BBC Breakfast host Charlie Stayt argued that if the Government considers social care an imminent issue, future dates of 2022 and 2023 were of little use to anyone in need of care now. While speaking to the social care minister Helen Whately he argued that if the Government considers this a crisis issue it needs funding now rather than later. Ms Whately tentatively argued back that the forward-looking nature of the plan was to ensure the reform of social care could be enacted.
She also claimed the Government was already giving money to local authorities for social care.
Mr Stayt said:” I think the phrase you used for October 2023 was that it was a little way off.
“I am thinking to myself, If I am someone today or tomorrow who has social care needs all of those dates you have given me, April 2022, October 2023 frankly don’t mean much.
“This is because my needs are now.
DON’T MISS: ‘Excellent news’ Cornwall seaside town bans second home ownership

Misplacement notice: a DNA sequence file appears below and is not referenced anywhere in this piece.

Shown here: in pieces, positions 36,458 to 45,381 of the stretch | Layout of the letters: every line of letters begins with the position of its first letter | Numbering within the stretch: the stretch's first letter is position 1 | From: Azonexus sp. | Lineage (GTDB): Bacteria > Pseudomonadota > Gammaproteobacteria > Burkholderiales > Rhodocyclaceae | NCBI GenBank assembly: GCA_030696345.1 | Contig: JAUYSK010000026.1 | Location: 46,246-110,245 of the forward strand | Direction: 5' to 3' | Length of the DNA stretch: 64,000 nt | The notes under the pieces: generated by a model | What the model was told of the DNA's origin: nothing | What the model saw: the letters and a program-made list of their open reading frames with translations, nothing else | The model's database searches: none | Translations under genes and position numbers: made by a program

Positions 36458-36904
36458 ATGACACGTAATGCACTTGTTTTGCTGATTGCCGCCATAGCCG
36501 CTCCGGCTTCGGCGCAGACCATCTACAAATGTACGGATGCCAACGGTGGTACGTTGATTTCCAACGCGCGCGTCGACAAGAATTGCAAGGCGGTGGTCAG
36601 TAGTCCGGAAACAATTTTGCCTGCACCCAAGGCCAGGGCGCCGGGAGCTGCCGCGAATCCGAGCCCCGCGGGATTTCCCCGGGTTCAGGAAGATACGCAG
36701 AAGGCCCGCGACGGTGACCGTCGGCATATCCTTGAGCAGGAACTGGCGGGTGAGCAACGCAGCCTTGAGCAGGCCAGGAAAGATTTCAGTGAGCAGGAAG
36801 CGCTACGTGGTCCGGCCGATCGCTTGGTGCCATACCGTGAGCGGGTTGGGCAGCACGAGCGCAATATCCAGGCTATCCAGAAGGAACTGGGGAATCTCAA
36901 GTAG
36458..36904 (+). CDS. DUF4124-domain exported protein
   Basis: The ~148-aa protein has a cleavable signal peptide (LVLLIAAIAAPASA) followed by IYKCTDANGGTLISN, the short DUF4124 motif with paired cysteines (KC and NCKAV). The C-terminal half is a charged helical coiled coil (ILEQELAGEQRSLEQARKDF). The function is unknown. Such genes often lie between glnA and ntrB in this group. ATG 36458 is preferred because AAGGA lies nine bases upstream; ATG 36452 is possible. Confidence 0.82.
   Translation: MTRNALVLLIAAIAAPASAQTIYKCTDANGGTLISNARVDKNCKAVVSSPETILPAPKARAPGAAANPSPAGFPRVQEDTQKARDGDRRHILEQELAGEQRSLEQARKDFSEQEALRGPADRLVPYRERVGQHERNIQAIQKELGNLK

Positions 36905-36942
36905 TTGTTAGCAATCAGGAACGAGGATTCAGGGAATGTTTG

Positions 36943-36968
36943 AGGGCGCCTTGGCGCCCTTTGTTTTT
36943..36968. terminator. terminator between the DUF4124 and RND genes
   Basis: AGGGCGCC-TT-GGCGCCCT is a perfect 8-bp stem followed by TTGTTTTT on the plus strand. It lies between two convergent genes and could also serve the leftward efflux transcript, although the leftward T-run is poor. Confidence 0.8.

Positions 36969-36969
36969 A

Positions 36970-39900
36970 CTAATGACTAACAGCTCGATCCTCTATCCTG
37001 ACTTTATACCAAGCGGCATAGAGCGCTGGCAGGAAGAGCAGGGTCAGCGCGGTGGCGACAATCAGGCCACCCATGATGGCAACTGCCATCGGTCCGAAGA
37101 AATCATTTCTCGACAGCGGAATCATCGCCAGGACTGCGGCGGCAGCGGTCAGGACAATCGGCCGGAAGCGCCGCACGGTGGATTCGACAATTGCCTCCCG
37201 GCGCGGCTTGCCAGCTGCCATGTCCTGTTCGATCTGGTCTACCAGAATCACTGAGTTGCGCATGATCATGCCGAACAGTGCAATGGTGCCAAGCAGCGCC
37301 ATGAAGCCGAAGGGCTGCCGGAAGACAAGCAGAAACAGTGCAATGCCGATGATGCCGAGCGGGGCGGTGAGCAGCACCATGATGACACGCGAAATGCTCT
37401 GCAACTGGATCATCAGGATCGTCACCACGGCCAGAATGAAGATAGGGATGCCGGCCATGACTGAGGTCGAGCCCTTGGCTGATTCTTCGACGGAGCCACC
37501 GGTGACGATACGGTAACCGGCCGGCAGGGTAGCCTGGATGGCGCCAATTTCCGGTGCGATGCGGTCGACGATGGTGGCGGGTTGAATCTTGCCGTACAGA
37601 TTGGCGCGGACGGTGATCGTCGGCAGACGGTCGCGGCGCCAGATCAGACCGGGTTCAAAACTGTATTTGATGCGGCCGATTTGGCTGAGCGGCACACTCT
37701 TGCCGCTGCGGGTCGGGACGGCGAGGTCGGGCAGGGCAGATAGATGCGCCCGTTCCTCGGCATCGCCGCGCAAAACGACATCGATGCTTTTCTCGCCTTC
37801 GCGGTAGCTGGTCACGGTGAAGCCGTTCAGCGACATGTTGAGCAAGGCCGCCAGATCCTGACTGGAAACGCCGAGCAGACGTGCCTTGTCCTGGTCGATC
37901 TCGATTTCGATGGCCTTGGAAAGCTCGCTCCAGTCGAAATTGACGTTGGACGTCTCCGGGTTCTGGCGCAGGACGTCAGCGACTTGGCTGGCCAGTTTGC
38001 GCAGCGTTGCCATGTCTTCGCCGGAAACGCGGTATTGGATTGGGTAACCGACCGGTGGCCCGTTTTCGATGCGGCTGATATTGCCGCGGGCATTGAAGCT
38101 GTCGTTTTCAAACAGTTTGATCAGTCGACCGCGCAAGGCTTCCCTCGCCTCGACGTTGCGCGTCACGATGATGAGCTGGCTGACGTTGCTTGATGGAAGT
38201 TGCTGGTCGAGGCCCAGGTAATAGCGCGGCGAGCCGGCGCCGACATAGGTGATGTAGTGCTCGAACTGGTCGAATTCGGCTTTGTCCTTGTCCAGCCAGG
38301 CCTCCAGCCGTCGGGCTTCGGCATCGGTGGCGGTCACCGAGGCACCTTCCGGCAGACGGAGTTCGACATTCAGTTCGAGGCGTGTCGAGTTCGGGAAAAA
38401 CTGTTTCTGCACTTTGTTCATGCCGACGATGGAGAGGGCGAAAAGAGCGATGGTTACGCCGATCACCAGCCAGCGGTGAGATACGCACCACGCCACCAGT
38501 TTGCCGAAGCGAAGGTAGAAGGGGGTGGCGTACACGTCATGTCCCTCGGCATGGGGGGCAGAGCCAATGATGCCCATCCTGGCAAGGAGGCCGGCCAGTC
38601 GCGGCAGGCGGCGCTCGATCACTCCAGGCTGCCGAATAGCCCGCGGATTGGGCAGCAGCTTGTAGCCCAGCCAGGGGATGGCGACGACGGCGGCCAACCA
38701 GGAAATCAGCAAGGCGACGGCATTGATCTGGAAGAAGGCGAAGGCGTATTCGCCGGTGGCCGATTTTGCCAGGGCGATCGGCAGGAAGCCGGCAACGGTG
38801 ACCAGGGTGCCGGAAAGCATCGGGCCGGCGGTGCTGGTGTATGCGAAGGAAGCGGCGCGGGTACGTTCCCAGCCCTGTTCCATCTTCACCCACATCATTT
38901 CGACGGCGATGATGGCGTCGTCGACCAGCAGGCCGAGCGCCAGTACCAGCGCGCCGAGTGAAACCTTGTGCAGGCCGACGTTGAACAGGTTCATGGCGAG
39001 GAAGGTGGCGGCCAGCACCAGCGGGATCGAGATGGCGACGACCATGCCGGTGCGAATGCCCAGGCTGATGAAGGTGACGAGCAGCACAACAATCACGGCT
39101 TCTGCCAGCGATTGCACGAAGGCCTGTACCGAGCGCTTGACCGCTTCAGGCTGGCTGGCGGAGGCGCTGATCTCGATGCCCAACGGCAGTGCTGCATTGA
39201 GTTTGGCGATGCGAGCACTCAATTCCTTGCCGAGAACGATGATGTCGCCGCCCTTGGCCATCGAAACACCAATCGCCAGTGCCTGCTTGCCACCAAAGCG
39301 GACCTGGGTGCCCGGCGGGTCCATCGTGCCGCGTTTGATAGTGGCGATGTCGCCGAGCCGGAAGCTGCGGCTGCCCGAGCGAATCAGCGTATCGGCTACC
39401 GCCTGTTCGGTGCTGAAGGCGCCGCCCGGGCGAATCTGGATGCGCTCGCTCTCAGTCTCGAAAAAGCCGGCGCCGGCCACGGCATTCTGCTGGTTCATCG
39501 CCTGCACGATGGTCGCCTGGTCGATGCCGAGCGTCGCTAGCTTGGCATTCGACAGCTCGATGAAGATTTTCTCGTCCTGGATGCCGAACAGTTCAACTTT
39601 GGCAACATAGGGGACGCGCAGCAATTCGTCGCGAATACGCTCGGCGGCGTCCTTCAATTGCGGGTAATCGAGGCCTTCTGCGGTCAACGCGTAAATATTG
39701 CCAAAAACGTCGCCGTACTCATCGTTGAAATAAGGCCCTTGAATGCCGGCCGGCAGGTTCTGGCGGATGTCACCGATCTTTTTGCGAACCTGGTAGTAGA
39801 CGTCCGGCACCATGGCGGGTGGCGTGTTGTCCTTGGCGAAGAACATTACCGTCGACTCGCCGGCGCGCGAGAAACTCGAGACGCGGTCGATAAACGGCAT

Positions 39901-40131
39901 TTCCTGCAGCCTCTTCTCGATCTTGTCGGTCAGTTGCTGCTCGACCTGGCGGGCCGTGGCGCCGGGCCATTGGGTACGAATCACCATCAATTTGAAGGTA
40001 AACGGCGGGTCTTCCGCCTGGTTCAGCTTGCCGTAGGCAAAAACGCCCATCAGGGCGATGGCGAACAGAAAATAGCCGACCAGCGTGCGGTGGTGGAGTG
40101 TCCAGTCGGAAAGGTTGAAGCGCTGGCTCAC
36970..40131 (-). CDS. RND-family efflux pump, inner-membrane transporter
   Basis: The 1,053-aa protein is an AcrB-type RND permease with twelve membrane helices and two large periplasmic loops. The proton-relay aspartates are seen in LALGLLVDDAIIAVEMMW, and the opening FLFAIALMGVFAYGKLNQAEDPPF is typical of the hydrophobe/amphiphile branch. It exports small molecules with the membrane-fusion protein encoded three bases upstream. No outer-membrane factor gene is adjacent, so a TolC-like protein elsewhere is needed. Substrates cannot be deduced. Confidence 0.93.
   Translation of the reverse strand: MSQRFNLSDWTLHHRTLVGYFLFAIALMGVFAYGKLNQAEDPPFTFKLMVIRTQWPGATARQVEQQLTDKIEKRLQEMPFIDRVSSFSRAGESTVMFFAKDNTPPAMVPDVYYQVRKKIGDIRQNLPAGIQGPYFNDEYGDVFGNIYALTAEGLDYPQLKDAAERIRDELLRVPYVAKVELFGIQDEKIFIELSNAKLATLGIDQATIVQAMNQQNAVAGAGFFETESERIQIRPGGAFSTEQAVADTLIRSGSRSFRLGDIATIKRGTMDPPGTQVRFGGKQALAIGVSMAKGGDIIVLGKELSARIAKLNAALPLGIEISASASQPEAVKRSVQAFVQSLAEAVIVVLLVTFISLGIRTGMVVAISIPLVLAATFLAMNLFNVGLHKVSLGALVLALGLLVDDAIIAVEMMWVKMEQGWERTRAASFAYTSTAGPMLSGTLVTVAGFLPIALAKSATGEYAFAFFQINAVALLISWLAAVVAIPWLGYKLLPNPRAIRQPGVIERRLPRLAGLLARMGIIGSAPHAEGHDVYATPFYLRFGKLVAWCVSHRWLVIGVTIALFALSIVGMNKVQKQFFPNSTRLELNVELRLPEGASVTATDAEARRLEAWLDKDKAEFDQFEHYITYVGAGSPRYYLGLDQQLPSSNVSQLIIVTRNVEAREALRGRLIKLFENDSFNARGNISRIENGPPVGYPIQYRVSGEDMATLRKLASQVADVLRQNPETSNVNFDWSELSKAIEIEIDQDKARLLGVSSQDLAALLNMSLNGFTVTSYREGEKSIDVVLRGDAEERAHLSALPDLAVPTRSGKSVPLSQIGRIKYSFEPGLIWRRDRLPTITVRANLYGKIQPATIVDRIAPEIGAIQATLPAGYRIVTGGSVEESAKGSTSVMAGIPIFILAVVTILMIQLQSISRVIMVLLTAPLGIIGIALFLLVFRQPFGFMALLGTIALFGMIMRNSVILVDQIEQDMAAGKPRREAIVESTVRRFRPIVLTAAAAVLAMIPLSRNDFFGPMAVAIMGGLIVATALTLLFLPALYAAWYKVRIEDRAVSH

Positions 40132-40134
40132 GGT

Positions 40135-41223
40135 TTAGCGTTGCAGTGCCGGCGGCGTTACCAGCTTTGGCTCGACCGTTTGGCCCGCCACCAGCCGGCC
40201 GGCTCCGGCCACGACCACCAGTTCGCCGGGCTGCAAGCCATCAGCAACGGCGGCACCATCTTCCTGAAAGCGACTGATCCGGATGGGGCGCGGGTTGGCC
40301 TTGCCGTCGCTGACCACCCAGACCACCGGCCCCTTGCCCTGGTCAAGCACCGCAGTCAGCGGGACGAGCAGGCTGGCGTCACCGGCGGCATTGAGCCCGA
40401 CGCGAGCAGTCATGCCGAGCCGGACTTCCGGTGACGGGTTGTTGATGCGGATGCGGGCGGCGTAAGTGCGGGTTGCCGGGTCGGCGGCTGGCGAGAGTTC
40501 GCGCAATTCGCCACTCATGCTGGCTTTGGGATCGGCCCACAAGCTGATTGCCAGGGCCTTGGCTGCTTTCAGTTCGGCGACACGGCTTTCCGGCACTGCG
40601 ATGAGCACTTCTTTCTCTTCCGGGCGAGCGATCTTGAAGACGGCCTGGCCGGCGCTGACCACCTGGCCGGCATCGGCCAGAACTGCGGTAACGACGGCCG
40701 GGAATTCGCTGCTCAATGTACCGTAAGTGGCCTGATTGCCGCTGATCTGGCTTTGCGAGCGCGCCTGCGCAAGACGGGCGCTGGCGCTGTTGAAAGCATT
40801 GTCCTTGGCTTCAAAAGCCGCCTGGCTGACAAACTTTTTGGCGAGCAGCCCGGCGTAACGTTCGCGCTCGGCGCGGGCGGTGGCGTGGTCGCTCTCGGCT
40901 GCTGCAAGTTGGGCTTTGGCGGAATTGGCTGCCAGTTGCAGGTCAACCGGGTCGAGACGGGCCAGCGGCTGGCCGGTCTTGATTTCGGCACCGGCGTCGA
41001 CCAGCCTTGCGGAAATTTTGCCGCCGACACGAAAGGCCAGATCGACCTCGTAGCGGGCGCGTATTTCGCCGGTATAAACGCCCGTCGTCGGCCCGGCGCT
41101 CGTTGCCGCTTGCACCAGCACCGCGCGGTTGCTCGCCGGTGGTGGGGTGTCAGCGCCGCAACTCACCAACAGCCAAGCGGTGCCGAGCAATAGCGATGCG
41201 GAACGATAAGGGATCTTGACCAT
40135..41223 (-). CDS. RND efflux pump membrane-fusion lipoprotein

“If your Government is accepting, and I think you are, that the needs are immediate and almost at crisis point, why is the money not available now?
“If you accept that more money is needed, do it now because the need is now.”
Ms Whately then attempted to explain that there will be money going into social care now.
She said: “Well actually we are putting funding in today.
“You can’t switch that on over the night.”
From April 2022, National Insurance will increase by a 1.25 percentage point, as part of the Government’s plans to reform the health and social care system.
MPs have Wednesday night in the House of Commons and have supported the Government’s tax rise plan by 319 votes to 248, majority 71.